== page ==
At last Monday’s hearing, Schiff played the role of chief prosecutor on the Trump-Russia connection, citing a series of contacts between Russian officials and figures in Trump’s entourage and suggesting darkly that these were not coincidental, but likely part of a monumental conspiracy.
However, the three most prominent individuals he named—former Trump campaign chairman Paul Manafort, former foreign policy adviser Carter Page, and longtime Trump confidant and right-wing political operative Roger Stone—responded by offering to testify publicly and under oath before the committee. All have flatly denied any collusion between the Trump campaign and the hacking—by Russians or otherwise—of the Clinton campaign.
The Democratic minority leader in the US Senate, Charles Schumer of New York, added a new element to the campaign over Trump and Russia when he suggested during the week that it would be “unseemly” for the US Senate to approve the nomination of Neil Gorsuch to the US Supreme Court while the president who nominated Gorsuch was under FBI investigation.
Appearing Sunday on the ABC program “This Week,” Schumer denied that this amounted to calling for a delay in filling the vacancy on the Supreme Court for years. “Let’s see where this investigation goes for a few months and delay it,” he said. “If the investigation looks like it’s nowhere, fine. If it looks like it’s really serious, yeah, we ought to consider what I said.”
Schumer said after the lengthy appearance of Gorsuch before the Senate Judiciary Committee, at which the nominee refused to answer any questions about his attitude to specific legal and judicial issues, that Democrats would filibuster his nomination. This would force the Republicans, who hold only a 52-48 majority in the Senate, to win the support of eight Democrats for Gorsuch, which appears unlikely, or to change the Senate rules to make confirmation of the nominee possible with a simple majority vote.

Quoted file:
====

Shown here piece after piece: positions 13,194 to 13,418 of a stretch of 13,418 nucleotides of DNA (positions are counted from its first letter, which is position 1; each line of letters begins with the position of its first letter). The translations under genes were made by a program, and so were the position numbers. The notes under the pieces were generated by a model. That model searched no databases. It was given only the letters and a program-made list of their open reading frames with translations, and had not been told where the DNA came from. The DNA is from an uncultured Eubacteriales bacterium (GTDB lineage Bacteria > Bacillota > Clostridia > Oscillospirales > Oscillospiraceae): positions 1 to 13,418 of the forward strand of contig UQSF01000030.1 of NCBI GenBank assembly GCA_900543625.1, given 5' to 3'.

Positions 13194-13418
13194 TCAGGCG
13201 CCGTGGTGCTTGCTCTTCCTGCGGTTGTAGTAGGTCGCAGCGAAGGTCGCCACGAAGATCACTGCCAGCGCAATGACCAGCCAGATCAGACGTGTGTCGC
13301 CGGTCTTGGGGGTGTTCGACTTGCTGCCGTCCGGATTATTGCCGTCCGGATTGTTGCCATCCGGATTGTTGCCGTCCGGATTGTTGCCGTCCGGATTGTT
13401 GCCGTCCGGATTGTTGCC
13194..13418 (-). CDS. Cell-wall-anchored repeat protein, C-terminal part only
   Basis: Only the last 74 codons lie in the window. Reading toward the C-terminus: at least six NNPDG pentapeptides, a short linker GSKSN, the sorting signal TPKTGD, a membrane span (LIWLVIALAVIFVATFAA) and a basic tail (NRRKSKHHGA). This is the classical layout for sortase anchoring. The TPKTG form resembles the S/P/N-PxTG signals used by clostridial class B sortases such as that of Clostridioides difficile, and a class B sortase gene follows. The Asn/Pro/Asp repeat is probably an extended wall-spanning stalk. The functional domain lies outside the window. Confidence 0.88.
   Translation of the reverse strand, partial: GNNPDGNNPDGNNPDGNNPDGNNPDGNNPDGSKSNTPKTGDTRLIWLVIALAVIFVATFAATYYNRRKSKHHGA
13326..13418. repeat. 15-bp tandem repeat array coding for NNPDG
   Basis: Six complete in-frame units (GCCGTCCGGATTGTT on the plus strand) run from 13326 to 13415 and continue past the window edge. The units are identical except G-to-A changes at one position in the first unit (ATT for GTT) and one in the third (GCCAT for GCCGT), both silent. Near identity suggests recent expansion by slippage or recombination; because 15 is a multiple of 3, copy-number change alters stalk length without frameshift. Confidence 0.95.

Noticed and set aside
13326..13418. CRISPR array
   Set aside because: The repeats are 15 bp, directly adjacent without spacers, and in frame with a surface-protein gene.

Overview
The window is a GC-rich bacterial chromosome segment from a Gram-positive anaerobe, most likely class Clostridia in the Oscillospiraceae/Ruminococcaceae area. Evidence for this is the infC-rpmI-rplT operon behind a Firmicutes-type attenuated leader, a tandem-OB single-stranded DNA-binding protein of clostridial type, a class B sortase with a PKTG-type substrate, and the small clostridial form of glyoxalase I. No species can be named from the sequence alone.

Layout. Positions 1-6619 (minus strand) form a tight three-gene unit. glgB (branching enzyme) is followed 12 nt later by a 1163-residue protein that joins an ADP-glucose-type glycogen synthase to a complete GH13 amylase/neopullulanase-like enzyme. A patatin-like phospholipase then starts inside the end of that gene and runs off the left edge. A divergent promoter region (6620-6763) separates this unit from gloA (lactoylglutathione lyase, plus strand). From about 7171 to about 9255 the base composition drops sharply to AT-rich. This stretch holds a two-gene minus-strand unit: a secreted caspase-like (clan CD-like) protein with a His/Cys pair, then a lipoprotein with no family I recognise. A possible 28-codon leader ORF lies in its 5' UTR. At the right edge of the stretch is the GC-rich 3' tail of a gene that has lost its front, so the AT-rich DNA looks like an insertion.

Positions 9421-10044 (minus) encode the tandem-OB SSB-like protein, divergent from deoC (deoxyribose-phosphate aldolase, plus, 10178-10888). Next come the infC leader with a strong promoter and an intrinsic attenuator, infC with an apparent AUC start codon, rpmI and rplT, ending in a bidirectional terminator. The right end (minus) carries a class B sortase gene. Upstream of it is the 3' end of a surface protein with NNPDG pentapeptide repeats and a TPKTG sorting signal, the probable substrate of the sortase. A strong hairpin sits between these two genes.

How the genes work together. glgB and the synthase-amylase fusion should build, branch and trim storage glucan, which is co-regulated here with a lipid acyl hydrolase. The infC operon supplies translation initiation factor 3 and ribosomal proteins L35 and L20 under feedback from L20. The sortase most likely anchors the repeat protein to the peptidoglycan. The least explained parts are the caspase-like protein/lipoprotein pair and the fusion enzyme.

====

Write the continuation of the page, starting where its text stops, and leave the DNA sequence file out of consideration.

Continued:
By linking Gorsuch’s fate to the FBI investigation into the Russian role in the US elections, Schumer was suggesting that the alleged Trump-Russia connection could be used as leverage in a wider array of issues, ranging from judicial nominations to tax and budgetary policy.
At the same time, Democrats have intensified their rhetorical fire on the issue, with several more representatives declaring that the alleged Russian hacking was an act of war, implying that it should be dealt with as such, through some form of cyberwar retaliation.
Representative Bonnie Watson Coleman of New Jersey told a meeting of the House Homeland Security Committee, “I think this attack that we’ve experienced is a form of war, a form of war on our fundamental democratic principles.”
Similar statements were made by two Democrats, Jackie Speier and Eric Swalwell, during the House Intelligence Committee hearing where FBI Director Comey testified.
The ranking Democrat on the Senate Foreign Relations Committee, Ben Cardin of Maryland, called the hacking of the DNC and Podesta—for which no conclusive link to Russia has been established—America’s “political Pearl Harbor.”
The Washington Post published an op-ed column Sunday by Jennifer Palmieri, former spokeswoman for the Clinton presidential campaign, under the headline, “The Clinton campaign warned you about Russia. But nobody listened to us.”
Bemoaning the failure of the media to take up the allegations of connections between Trump and Russia during the election campaign, Palmieri declared, “Now that Trump is president, though, the stakes are higher, because the Russian plot succeeded.”
She added, “If Clinton had won with the help of the Russians, the Republicans would have impeachment proceedings underway for treason. No doubt. Instead, dealing with Russia falls nearly solely on Democrats’ shoulders.”
Palmieri concluded, echoing Schumer, that every issue addressed in Congress should be tied to demands for the formation of an independent commission into the Trump-Russia connection. “Members of Congress should use every procedural tool available to force votes on such a commission,” she concluded.